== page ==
Turkey’s AKP facing a watershed moment
Perhaps the most telling single utterance in the immediate aftermath of Turkey’s historic June 7th elections came from the new players in politics, the Peoples’ Democratic Party (HDP). An HDP deputy said he and his fellow HDP members of parliament realise they were elected as a party for the first time only because of a protest vote against the sitting government. It was a refreshingly brave and honest statement.
The ruling Justice and Development Party (AKP), which won around 258 seats but needing at least 330 to call a referendum to change executive power from the parliament to the president, is still very much the dominant political force in Turkey.
However, it must realign its priorities: Does it opt for a full-steam-ahead policy of nasty and dangerous rhetoric that would divide Turkish society even further and put a nascent peace process with militant Kurds at risk? Or does it go back to what made it an unbeatable political machine in the first place — creating jobs and appealing to peoples’ religious motivations?
Not everything has been the AKP’s fault. As has happened in other emerging market countries, Turkey’s economic growth slowed significantly in recent years, to 3% in 2014. The cost of living has increased rapidly.
The millionaires, whom President Recep Tayyip Erdogan calls on to finance massive development projects, such as Istanbul’s third airport and the Ilisu dam in south-eastern Turkey, are finding it harder to come up with the cash to carry out huge job-creating endeavours.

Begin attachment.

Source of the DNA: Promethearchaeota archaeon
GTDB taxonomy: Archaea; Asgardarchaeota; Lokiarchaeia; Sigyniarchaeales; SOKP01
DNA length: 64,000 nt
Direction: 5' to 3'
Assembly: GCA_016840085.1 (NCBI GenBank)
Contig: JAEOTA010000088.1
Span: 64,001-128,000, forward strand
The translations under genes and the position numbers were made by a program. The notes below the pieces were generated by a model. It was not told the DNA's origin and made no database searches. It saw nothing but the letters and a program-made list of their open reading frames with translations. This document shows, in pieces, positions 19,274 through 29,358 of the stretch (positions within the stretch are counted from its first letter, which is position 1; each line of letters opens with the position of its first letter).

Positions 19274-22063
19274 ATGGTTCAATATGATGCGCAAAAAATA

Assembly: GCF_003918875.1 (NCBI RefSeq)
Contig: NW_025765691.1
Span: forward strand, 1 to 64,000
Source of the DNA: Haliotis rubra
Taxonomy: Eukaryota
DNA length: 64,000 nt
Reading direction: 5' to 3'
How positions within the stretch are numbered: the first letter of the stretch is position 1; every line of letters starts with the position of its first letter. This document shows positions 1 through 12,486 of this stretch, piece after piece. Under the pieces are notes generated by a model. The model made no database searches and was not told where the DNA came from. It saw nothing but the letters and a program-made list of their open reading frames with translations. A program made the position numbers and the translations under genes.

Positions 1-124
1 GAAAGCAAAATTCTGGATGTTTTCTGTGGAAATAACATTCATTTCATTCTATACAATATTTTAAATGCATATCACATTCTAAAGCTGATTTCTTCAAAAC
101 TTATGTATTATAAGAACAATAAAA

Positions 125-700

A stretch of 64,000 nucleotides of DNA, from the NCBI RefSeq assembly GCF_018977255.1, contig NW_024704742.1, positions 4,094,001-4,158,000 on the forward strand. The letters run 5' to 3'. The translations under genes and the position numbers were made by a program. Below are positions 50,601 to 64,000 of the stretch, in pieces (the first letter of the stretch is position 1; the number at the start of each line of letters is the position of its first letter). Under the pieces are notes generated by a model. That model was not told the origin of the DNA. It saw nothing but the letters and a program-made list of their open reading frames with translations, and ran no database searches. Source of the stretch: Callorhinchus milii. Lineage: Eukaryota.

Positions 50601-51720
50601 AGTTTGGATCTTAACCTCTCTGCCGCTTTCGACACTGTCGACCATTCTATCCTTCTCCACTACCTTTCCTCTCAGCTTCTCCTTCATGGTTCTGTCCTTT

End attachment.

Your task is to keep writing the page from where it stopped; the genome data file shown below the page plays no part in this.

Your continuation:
The government’s blocking of supplies to Syrian Kurds fighting the Islamic State (ISIS) in Kobane alienated many of Turkey’s Kurds. The HDP has been active in reaching out to conservative Kurdish tribes in Turkey, which have traditionally sided with the state and fought Kurdish PKK rebels.
Immediately after a bomb attack at an HDP rally in the main Kurdish city of Diyarbakir, police charged the fleeing crowd in armoured vehicles firing water cannon. Erdogan, even though, as president, barred from electioneering, appeared on live television soon after at one of a succession of “opening ceremonies” at which he addressed a large crowd. No mention was made of the bombing.
With Kurds making up some 20% of Turkey’s population, it is a large section of voters to lose and the AKP will have to work hard to get those votes back.
The future of stalled Kurdistan Workers’ Party (PKK) peace talks will likely be crucial for both the AKP and the HDP, which some nationalist Turks regard as the political arm of the PKK.
For now, at least, few Turks trust the HDP to put the country’s interests above that of Kurds in the PKK peace process.
On the streets of eastern Istanbul the night of the election, the sense of where Kurds’ chief concern lies was evident: Dozens of young Kurdish men waved flags and pictures of PKK leader Abdullah Ocalan, jailed since 1999 on a Turkish island prison after being convicted of terrorism charges and sentenced to life in prison.
While many businesses, big and small, attribute their success to the AKP, some leftists say they expect a backlash and that Turkey may be headed towards political violence and instability.
Regardless of whether a snap election is called, which analysts say is more likely than a coalition government, this election is a victory for the under-represented, those living on the margins of society, be they rural and urban Kurds, women or religious minorities.
How the chief players — the AKP, Erdogan, nationalist Turks and the Kurdish minority — react to events over the summer will determine whether Turkey has stepped away from the authoritarian cliff and entered a new age of mature politics.